Native Americans' use of fire to manage vegetation is now the Eastern United States has been more profoundly understood, according to Penn State researcher who has determined that forest change composition in the region has caused more
"I believe Native Americans were excellent vegetation managers and we can learn a lot from them about how to best manage the U.S.," said Marc Abrams, a professor of forest ecology and physiology in the College of Agricultural Sciences. "Native Americans knew that to regenerate plant species that they wanted for food, and to feed game animals they relied on, need to burn the forest understory regularly."
Over the last 2,000 years at least, according to Abrams forests – frequent and widespread human-caused fire resulted in the predominance of fire-adapted tree species. The time has been curtailed, forests are changing, with species such as oak, hickory and pine losing ground.
"The debate on whether the forest composition has been largely determined by land use or climate progression, but by a new study strongly suggests anthropogenic fire has been the major driver of forest change in the East," said Abrams. "That is to know why climate change is taking on an ever larger proportion of scientific endeavor."
Not this phenomenon does not apply to other regions, Abrams noted. In the western U.S., for example, climate change has been much more pronounced than in the East. That region has received much more warming and more drought, he explained.
"Here in the East, we have had a slight increase in precipitation that has ameliorated the warming," said Abrams.
To learn the drivers of forest change, to investigate novel approaches, to analyze both pollen and charcoal fossil records with tree-census studies to compare historic and modern tree composition in the forests of eastern North America. They looked at seven in the middle of the eastern United States. Those forest types two distinct floristic zones – conifer-northern hardwood and sub-boreal to the north, and oak-to-south.
The present-day pollen and tree-survey data revealed significant declines in beech, pine, hemlock and larches, and increases in maple, poplar, ash, oak and fir. In forests to the south, both evidence tree and polls focus on historic oak and chestnut and increases in map and birch, based on present-day data.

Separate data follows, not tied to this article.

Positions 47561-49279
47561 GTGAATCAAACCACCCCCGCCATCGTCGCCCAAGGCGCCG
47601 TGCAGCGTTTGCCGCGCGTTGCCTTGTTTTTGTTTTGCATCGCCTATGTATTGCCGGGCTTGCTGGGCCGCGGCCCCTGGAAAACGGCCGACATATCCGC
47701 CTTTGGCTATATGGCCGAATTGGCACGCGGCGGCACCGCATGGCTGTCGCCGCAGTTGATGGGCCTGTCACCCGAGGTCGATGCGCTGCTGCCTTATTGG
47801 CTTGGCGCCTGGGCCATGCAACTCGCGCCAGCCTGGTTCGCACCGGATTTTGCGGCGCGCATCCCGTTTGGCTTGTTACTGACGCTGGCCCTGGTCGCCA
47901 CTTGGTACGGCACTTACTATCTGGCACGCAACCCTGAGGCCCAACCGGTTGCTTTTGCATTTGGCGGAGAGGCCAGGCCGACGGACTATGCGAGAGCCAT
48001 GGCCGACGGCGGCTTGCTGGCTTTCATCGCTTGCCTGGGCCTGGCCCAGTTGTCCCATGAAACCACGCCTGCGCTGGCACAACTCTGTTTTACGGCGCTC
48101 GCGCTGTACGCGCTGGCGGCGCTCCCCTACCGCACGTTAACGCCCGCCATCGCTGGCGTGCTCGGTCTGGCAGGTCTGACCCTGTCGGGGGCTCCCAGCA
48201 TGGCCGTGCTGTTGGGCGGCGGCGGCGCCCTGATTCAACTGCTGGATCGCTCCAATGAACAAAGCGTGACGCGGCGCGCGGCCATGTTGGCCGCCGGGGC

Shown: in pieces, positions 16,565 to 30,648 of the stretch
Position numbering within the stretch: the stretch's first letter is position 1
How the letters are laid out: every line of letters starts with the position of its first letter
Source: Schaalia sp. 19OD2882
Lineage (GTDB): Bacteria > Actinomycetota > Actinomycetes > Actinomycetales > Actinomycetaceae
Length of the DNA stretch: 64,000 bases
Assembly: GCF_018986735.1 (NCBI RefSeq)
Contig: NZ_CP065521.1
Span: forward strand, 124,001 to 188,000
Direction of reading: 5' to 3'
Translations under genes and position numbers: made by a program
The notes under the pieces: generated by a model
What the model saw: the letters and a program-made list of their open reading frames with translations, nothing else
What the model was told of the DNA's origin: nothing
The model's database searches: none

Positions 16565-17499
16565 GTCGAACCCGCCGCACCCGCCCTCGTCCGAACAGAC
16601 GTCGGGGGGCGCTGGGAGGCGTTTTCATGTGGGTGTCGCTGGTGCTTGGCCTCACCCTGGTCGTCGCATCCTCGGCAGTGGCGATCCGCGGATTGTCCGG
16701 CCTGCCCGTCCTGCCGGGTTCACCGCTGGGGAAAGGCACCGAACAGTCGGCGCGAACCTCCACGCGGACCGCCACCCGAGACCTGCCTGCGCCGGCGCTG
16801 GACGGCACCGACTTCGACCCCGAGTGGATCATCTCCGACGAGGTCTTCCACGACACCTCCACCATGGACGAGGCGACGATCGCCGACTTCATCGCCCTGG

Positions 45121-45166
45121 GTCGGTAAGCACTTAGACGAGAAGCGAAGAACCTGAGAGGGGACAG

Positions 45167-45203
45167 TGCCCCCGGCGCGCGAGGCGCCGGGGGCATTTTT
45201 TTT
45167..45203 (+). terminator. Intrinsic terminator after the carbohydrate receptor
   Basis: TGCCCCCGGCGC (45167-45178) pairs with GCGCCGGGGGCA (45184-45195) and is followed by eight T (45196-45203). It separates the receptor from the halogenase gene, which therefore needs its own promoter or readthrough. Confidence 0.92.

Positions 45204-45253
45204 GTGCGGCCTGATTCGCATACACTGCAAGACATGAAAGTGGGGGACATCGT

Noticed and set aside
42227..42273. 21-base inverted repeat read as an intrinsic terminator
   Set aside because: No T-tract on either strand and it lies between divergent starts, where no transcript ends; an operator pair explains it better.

"Modern forests are dominated by tree species that are increasingly cool-adapted, shade-tolerant, drought-intolerant pyrophobes – trees that are reduced when exposed to repeated forest burning," Abrams said. "Species such as oak are largely promoted by low-to moderate-level forest fires. Furthermore, this change in forest composition is making eastern forests more vulnerable to future fire and drought."
Researchers also included 2,000 years, bolstering their findings, which were recently published in the Annals of Forest Science. The result of the early 20th century. Moreover, it appears that low numbers of Native Americans were capable of burning large areas of the eastern U.S. and did so repeatedly.
After 1940, they found, fire suppression was an ecologically transformative event in all forests.
"Our analysis identifies multiple instances of fire and vegetation changes that are likely to be driven by human population shifts beyond those expected from climate alone," Abrams said. "After Smokey Bear came on the scene, we were paying a big price for that change." – and we need to get back to that middle ground in terms of our vegetation management. "
Gregory J. Nowacki, with the Eastern Regional Office, U.S. Department of Agriculture Forest Service. Penn State's Agricultural Experiment Station funded this research.
Materials provided by Penn State. Original written by Jeff Mulhollem. Notes: Content may be edited for style and length.
. [TagsToTranslate] Trees; Nature; Invasive Species; Forest; Exotic Species; rainforests; Early Climate; Archeology; Early Humans